Authoritarian societies are all about propaganda and control, but the Internet has destroyed both of those pillars, writes the famous Chinese artist Ai Weiwei in the Guardian. Unlike Russia's glasnost, China never really opened ideologically to the West, only practically. Then came the Internet, and thanks to blogs and microblogs—whether a silly post about breakfast or serious discussions of the news—people in China for the first time have gotten used to expressing themselves. "People have started to feel the breeze," writes Ai.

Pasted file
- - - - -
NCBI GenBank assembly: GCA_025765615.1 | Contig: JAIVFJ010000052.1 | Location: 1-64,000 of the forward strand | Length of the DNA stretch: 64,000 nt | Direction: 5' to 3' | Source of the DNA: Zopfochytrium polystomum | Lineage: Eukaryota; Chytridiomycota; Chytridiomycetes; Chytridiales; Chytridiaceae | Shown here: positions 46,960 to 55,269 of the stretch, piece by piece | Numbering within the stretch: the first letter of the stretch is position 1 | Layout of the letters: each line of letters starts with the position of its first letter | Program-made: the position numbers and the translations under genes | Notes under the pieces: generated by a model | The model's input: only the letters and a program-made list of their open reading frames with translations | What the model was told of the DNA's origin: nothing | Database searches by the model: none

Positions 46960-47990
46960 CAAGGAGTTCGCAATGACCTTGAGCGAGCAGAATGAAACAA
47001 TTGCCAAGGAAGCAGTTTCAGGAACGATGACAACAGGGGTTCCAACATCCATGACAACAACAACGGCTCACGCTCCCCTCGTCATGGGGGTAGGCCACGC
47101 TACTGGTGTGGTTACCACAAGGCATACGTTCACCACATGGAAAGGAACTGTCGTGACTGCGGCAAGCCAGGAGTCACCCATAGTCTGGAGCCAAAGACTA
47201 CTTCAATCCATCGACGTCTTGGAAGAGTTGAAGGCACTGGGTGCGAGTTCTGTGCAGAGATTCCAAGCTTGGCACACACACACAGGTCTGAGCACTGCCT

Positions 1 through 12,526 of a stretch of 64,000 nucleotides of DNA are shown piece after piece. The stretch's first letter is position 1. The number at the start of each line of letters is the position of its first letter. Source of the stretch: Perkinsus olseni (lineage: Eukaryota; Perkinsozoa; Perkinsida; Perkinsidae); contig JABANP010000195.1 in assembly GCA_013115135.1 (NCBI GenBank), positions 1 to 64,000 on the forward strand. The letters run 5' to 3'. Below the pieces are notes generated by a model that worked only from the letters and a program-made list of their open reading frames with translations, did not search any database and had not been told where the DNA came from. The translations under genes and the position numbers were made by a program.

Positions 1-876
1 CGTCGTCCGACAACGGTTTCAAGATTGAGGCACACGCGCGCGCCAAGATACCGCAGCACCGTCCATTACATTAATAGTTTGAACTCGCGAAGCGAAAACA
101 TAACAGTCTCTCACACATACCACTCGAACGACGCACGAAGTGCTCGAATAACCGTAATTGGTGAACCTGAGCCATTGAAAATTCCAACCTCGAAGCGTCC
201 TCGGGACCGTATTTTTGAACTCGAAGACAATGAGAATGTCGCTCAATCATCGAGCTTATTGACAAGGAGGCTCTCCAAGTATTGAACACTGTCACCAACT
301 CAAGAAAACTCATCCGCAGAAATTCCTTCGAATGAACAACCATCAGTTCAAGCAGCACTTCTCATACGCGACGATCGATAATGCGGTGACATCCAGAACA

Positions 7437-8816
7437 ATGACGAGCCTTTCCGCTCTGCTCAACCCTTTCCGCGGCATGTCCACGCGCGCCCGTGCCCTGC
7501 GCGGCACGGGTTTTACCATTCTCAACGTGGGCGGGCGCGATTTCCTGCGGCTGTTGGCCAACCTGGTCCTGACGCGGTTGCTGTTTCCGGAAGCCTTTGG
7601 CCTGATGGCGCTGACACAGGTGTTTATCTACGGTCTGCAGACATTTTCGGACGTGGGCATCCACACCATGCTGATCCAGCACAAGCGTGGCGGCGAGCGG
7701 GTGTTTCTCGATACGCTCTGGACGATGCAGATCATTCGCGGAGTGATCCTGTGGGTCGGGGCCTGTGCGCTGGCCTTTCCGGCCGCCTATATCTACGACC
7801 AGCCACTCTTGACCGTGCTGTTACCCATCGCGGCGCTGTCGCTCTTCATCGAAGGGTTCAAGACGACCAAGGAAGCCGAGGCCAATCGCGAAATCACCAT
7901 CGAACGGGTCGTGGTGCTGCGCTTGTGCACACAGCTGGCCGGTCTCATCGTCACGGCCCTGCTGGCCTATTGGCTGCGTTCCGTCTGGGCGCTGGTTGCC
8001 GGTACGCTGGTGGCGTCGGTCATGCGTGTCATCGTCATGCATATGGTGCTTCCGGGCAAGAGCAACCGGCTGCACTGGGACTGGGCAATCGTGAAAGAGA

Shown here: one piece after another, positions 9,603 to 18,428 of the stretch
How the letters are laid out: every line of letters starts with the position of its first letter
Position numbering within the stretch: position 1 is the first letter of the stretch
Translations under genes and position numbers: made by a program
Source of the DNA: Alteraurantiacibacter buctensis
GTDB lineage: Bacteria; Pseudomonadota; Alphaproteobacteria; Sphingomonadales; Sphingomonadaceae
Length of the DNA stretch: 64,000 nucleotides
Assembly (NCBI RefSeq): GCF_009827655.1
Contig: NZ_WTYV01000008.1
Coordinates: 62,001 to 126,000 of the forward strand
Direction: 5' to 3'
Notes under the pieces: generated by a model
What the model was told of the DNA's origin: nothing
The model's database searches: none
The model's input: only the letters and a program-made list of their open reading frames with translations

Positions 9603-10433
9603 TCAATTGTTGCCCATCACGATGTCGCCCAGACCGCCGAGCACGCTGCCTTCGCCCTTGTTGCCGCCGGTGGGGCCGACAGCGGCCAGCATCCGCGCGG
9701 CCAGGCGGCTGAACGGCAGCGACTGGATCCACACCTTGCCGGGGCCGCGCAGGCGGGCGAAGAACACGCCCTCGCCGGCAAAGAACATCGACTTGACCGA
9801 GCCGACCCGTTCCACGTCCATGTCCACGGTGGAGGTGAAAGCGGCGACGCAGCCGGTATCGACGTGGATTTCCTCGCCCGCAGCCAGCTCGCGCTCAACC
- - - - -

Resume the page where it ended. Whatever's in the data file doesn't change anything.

"The government computer has one button: delete," he says, but it does not really matter because "censorship by itself doesn't work." Ai says that censorship is like building a dam. "China may seem quite successful in its controls, but it has only raised the water level," he writes. All the water is still there, growing ever higher, building the pressure. The only way to relieve the pressure is to turn off the Internet, and that is not possible in today's economy. "The Internet is uncontrollable. And if the Internet is uncontrollable, freedom will win. It's as simple as that." Click for Sergey Brin's take on why the Internet is in danger. (Read more Ai Weiwei stories.)